An experts guide to failure

Last year I went out to run the Bob Graham Round; solo. I failed.

This is not a story about how I failed but really I succeeded; about finding a greater meaning; about failure being a state of mind or about how the only failure is the failure to try; this is just a story about failing.

For those very few people in the world who don’t know the Bob Graham Round is a very big circle that people in the lake district like to run around. It include 42 rather random bob grahamsummits, 28,000ft of accent (and decent) and was first run by a man in plimsolls with a scotch egg in the pocket of his pyjamas (which for some reason he was wearing at the time). The challenge is to manage all this in under 24 hours (the scotch egg and pyjamas are optional).

Last year I failed because it was too hard for me; because I wasn’t ready; because I didn’t prepare well enough; because I didn’t train hard enough. I have run the Bob Graham before; I know what it takes to get round; I know that I can do it. But solo was harder in so many little ways that I had not truly imagined. The pack was heavier, the ground was wetter, the wind over Skidaw was colder and hung onto me with a wetness I couldn’t escape. Hare Crag was a bog that sucked at my shoes until I was knee deep in cold peat bog, the Caldrew river was thigh deep where it is usually a shallow stream, and Halls fell was slick with the grease of not-quite-rain.

And then there were the Dodds. Rounded, indistinct hills that in daylight and good visibility are benign, barely peaks at all. But covered in a nighttime mist that ate the light from my head-torch, and left me with my hands too full of map and compass to manage food,  The Dodds ate me up in a dense, sodden, timeless loneliness of an unexpectedly cold July night.

Above all else what made the round harder than the last time, and harder than I expected-  was the absolute loneliness. I run at night, alone a lot – I had spent the winter heading out on dark nights in the snow and rain, coming home often after midnight feeling like I had some how stolen time that I was not supposed to have. Yet being on the Dodd’s that July night, questioning my compass, feeling sick at the thought of food- was just plain lonely. I knew the Round was over well before the night was over, and well before I was any where near being able to stop. I still had to get back to the car.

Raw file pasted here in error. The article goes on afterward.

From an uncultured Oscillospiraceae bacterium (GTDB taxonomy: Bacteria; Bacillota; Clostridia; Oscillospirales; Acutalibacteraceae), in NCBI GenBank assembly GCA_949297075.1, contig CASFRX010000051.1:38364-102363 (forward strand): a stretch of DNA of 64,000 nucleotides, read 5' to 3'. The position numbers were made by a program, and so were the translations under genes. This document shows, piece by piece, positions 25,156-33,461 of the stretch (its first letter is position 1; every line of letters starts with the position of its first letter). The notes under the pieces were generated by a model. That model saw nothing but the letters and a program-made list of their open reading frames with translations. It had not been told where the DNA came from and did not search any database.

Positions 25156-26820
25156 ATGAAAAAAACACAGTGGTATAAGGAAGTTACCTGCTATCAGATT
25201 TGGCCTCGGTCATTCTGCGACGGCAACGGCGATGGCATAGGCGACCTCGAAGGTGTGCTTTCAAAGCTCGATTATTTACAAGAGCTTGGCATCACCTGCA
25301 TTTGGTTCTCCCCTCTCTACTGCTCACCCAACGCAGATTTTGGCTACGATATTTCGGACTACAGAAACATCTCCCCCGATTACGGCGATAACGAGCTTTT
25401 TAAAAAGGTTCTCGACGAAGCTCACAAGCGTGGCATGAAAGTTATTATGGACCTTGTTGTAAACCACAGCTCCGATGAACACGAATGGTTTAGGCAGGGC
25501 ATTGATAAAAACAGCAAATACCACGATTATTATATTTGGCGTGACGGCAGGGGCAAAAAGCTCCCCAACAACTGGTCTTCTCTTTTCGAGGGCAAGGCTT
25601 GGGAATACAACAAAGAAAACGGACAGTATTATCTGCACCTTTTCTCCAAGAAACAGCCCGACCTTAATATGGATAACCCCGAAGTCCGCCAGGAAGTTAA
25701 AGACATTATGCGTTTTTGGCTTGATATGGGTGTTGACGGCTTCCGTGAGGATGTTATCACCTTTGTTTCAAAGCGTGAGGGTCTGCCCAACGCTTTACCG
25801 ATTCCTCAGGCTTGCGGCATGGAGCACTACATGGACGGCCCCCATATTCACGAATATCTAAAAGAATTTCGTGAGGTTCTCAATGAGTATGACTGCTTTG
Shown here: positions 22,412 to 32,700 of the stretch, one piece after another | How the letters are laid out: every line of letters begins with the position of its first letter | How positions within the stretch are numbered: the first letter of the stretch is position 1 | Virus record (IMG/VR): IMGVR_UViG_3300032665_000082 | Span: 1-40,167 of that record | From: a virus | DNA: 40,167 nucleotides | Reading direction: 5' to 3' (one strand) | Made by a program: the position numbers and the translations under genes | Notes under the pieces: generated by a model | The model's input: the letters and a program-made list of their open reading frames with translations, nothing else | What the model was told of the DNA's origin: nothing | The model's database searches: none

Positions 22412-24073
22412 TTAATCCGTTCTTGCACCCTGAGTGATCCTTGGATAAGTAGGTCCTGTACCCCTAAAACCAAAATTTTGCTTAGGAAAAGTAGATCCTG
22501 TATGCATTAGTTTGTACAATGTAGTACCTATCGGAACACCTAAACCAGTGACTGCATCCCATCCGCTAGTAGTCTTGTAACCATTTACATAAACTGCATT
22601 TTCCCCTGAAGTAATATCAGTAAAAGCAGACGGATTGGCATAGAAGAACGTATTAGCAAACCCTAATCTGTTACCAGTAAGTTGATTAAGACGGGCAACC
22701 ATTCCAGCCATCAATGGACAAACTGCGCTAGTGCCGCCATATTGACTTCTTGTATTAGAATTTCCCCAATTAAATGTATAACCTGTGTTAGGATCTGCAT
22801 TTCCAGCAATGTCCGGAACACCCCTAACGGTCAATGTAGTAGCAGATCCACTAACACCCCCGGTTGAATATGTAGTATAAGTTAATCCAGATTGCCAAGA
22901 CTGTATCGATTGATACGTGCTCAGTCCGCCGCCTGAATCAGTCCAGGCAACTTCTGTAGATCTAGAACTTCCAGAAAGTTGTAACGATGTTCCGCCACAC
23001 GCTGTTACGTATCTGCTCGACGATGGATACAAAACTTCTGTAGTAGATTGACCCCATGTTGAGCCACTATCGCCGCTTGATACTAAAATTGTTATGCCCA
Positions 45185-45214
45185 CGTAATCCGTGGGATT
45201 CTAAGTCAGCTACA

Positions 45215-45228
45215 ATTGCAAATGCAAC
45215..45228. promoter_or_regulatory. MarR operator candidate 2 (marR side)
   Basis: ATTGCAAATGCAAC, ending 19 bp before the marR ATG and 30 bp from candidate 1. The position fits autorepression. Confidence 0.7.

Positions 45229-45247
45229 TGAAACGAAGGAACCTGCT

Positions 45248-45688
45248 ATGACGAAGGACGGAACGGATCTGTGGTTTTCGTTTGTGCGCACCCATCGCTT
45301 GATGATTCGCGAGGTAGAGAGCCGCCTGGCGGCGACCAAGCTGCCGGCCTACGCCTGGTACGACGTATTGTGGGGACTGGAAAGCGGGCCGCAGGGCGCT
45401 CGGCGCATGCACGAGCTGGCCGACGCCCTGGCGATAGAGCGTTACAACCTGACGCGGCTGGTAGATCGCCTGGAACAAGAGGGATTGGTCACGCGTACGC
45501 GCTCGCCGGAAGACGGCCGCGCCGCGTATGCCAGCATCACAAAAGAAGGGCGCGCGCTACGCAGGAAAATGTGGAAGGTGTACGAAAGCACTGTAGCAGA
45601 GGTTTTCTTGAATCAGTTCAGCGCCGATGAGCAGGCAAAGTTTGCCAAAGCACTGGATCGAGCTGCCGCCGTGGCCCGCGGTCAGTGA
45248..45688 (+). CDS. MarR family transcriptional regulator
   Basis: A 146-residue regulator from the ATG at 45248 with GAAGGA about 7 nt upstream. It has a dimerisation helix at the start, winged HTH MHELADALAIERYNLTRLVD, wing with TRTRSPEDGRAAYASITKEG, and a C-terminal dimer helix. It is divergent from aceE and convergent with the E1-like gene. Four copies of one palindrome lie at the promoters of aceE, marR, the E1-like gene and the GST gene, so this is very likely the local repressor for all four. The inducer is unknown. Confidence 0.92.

Three cold hours later I had finally crossed the Dodds, and gone over Helvelyn and dropped out of the cloud. The car lights I watched judder across Dunmail Raise finally broke the isolation – the first moving thing, the first change of view I had seen since I started up Clough Head some time yesterday. I found a picnic rug in my van and slept till the sickness passed and I could drive home – then got into bed still wet and muddy- and didn’t even wake as the kids crashed their way through the morning and off to school.

Apart from discovering that I’m not quite as tough (yet) as I thought – I did learn a few other things from failing to run a solo Bob Graham: First- other people just don’t care. My friends sent me messages and congratulations and wine; they were impressed and apparently inspired – and however much I kept saying ‘but I didn’t actually DO it’ the difference between achieving it and trying it seemed like a mere detail, hardly big enough to be noticed and certainly not worth worrying about. For everyone else the difference between running 64 miles with 8000m of ascent and trying to run 64 miles and 8000 meters of ascent is just not that significant. So what I learnt is that if I want to impress my friends, get lots of attention (and wine) all I need to do is set grand targets, ridiculous goals and then fail to reach them. Which in truth is probably a lot easier than achieving them- so next year I am thinking of becoming prime minister, running the coast to coast and winning the Great British Bake Off (and doing a solo Bob Graham).

Second, when my husband suggested leaving the van at Dunmail ‘just in case’ he was right (he usually is). (he made me say that)Third – to fail feels bad. I told myself off- I didn’t train enough, I didn’t train in the right ways, I didn’t prepare enough, I didn’t pack the right food, I made a lot of mistakes, I got lost – (yet I can navigate well)- I got cold, (because I wasn’t focused enough to keep my clothes dry when I waded an early river), I was tired because I hadn’t rested enough – but mostly I just hadn’t tried enough. And that is what really felt like a failure; but I know how to change that.

Failure wasn’t glorious; it wasn’t success in another form. It was just wet cold failure. But  when failure became something to do and nothing to fear what bold, ridiculous adventures am I able to imagine that are (maybe) possible, (maybe) worth trying and (maybe) worth failing at?

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Just another training run

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Looking for a hero?

Sometimes running gets boring.I go out alone a lot; and whilst the peace, the wildness, the weather and the contents of my own head can be all consuming company – sometimes its just long hours of wet feet and leg sapping hills. Often I listen to music – tunes to run down hills and (on the top of Little Heart) to dance to. The other day, for the first time, I had a podcast – one about work (NPR Ted Hour).